First, nuclear testing is essential to guarantee that our weapons -- the key to deterring nuclear aggression -- actually work. We insist on the most rigorous field tests for nonnuclear weapons like airplanes, tanks, and guns. But nuclear weapons are far more complex, and they, too, must be tested. Some time ago, for example, we found that the safety on the warhead for the Polaris missile wouldn't release. Without the testing that helped us fix that, most of our sea-based deterrent would have been ineffective. Without testing we couldn't reduce the size and improve the effectiveness of our warheads and make them safer, as we have. So, until we can negotiate the elimination of nuclear weapons with the Soviets, we must have tests to make sure that our deterrent works and that it is safe.
Second, we use nuclear tests to design nonnuclear weapons and equipment -- for example, satellites, ships, tanks, and sensors -- so that they can better withstand a Soviet nuclear attack. This increases the chances that our military can survive and still fight, which reduces the Soviet incentive to attack us and our allies in the first place.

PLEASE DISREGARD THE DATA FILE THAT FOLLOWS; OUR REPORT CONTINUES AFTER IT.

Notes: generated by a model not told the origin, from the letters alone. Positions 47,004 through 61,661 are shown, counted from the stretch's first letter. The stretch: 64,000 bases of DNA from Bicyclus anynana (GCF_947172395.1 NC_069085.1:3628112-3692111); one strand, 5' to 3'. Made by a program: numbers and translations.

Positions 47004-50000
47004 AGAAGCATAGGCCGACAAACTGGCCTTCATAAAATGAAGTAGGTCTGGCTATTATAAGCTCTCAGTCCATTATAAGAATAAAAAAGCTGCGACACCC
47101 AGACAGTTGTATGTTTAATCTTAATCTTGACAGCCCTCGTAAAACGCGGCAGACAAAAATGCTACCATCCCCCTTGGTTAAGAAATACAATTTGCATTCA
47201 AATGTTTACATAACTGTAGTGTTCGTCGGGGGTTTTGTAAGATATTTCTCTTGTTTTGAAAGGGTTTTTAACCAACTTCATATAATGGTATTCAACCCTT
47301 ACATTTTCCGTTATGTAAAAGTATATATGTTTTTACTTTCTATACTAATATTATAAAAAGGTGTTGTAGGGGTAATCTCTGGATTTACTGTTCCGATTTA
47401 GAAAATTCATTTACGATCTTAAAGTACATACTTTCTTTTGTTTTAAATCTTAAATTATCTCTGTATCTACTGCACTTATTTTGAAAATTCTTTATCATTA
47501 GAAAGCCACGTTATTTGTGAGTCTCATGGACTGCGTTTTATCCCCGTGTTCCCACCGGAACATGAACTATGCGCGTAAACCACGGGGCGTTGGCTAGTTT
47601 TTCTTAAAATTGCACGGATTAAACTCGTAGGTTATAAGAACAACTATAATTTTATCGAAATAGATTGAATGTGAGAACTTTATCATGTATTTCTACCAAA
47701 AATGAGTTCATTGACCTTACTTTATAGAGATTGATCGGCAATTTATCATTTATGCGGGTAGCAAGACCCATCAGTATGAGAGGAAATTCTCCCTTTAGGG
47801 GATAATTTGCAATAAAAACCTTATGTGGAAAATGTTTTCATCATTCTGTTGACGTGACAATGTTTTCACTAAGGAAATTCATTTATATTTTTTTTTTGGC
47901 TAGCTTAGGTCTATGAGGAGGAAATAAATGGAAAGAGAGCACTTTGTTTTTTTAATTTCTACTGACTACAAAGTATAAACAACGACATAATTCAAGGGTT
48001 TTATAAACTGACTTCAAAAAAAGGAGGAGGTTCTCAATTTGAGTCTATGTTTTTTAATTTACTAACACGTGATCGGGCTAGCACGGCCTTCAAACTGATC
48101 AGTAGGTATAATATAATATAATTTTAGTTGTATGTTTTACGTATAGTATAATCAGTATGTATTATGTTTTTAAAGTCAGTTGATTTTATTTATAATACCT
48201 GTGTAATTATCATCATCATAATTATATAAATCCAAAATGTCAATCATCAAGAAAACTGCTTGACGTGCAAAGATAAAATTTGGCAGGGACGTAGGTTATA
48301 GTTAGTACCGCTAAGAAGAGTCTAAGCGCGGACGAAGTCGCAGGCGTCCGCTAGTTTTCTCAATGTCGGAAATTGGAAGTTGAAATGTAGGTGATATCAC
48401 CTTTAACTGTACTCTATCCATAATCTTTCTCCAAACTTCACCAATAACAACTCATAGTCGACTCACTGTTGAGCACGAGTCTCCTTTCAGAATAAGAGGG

Third, testing helps us keep ahead of Soviet efforts, including nonnuclear efforts, to neutralize our deterrent. Several years ago improved Soviet air defenses threatened to make our B - 52's obsolete, so we began the production of the B - 1, which can get through those defenses. But some weapons designed for the old B - 52's weren't reliable7E at 7E7E the 7E7E altitudes 7E7E and 7E7E speeds 7E7E that 7E7E the B - 1 flies. So, testing was essential to developing weapons with a proven reliability.
And, fourth, testing ensures that the Soviets won't surprise us with breakthroughs that might alter the strategic balance. The Soviets have raced for years to modernize and expand their weapons systems. We're still playing catchup, and this imbalance is a threat to world peace. It'd be an even greater threat if the Soviets scored major breakthroughs.